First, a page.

Library Guide to Empirical Research

 

Three major types of journal articles include: reports of empirical studies, review articles, and theoretical articles.

  • Reports of empirical studies are articles summarizing original research.
  • Review articles are further examinations of research that has already been published.
  • Theoretical articles are written to advance theory and they may include both empirical research and review of research in order to elaborate the theoretical position.

Components of Empirical Research

There are several different sections of reports of empirical studies relating to the different steps of the scientific method.

  • Abstract - The abstract provides a very brief summary of the research.
  • Introduction - The introduction sets the research in a context, which provides a review of related research and develops the hypotheses for the research.
  • Method - The method section describes how the research was conducted, including who the participants were, the design of the study, what the participants did, and what measures were used.
  • Results - The results section describes the outcomes of the measures of the study.
  • Discussion - The discussion section contains the interpretations and implications of the study.
  • General Discussion - There may be more than one study in the report; in this case, there are usually separate Method and Results sections for each study followed by a general discussion that ties all the research together.
  • References - A references section contains information about the articles and books cited in the report.

Recognizing Empirical Research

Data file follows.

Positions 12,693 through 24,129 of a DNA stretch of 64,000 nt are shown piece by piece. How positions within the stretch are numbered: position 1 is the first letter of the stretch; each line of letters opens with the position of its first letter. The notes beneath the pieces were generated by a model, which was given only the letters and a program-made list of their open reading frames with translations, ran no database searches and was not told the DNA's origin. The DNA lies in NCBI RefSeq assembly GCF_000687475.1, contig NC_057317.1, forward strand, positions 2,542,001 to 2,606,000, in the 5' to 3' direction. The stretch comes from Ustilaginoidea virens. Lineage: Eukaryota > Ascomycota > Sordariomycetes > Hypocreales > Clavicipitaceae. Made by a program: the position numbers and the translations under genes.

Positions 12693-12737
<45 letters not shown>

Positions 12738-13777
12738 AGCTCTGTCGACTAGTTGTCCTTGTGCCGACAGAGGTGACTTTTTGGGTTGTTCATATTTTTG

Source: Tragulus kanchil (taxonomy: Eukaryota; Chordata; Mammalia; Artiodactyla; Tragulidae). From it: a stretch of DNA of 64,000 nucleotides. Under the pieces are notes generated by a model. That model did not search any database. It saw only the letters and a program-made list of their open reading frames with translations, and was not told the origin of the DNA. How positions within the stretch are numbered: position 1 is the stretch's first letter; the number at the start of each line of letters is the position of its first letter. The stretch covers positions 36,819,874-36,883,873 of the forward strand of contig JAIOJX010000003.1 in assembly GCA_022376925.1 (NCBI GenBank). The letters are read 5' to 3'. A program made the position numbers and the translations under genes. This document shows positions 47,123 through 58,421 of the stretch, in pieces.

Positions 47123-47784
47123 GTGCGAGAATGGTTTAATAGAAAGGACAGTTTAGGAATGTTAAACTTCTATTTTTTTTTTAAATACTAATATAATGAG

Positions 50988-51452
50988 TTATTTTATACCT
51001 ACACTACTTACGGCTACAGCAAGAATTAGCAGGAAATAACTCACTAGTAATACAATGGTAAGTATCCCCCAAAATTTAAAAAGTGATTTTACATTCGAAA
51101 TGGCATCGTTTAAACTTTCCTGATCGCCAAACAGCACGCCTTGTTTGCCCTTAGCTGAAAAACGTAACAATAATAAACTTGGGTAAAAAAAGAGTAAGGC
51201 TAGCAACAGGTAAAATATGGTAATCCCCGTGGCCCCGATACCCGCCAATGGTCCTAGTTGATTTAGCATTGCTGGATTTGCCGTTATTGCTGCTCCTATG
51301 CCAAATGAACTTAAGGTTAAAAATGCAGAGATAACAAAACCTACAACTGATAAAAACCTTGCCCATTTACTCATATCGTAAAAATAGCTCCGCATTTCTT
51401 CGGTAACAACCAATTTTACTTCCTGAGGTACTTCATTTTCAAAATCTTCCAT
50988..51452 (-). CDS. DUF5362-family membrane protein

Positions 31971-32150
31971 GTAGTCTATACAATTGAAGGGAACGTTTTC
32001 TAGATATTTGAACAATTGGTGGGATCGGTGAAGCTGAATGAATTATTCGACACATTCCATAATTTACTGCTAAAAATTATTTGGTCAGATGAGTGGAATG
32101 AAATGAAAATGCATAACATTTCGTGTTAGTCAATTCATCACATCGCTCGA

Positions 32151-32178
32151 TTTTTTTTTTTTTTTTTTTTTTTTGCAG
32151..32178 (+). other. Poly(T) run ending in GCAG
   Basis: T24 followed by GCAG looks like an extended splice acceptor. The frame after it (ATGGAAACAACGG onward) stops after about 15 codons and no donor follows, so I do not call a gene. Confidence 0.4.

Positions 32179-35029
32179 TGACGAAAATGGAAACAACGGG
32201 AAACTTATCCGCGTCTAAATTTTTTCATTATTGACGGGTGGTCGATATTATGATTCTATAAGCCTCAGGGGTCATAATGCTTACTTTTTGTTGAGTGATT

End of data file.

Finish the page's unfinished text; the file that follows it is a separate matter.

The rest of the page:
Language

If an article is empirical, it will include terms such as:

  • measurement
  • psychological aspects
  • reports
  • research statistics
  • usage

Length of Article

Empirical research articles are usually substantial (more than 1 or 2 pages) and include a bibliography or cited references section (usually at the end of the article).

Type of Publication

Empirical research articles are published in scholarly or academic journals. These publications are also sometimes referred to as “peer-reviewed,” or “refereed” publications. Examples of such publications include: American Journal of Sociology, Sociological Quarterly, and Sociological Methods and Research. For tips on how to recognize scholarly resources, see the Scholarly and Non-Scholarly Publications LibGuide.


Resources for Finding Empirical Research

Now that you understand how to recognize empirical research, you are ready to start searching for this kind of information. Most of the library's databases include empirical research as well as other kinds of articles. Try one of our big general databases like Academic Search Complete or find a subject-specific database on our databases page.

HINT: When searching any databases, try a search that combines the keyword "empirical" with keywords that represent your topic. Example: social work and empirical. Also try the keywords "research," "experiment," or "study" combined with your topic to retrieve empirical research from a database.

HINT: Some databases will allow you to limit your search to a particular type of publication or content. Use this feature to limit your search to only empirical or research-based articles.

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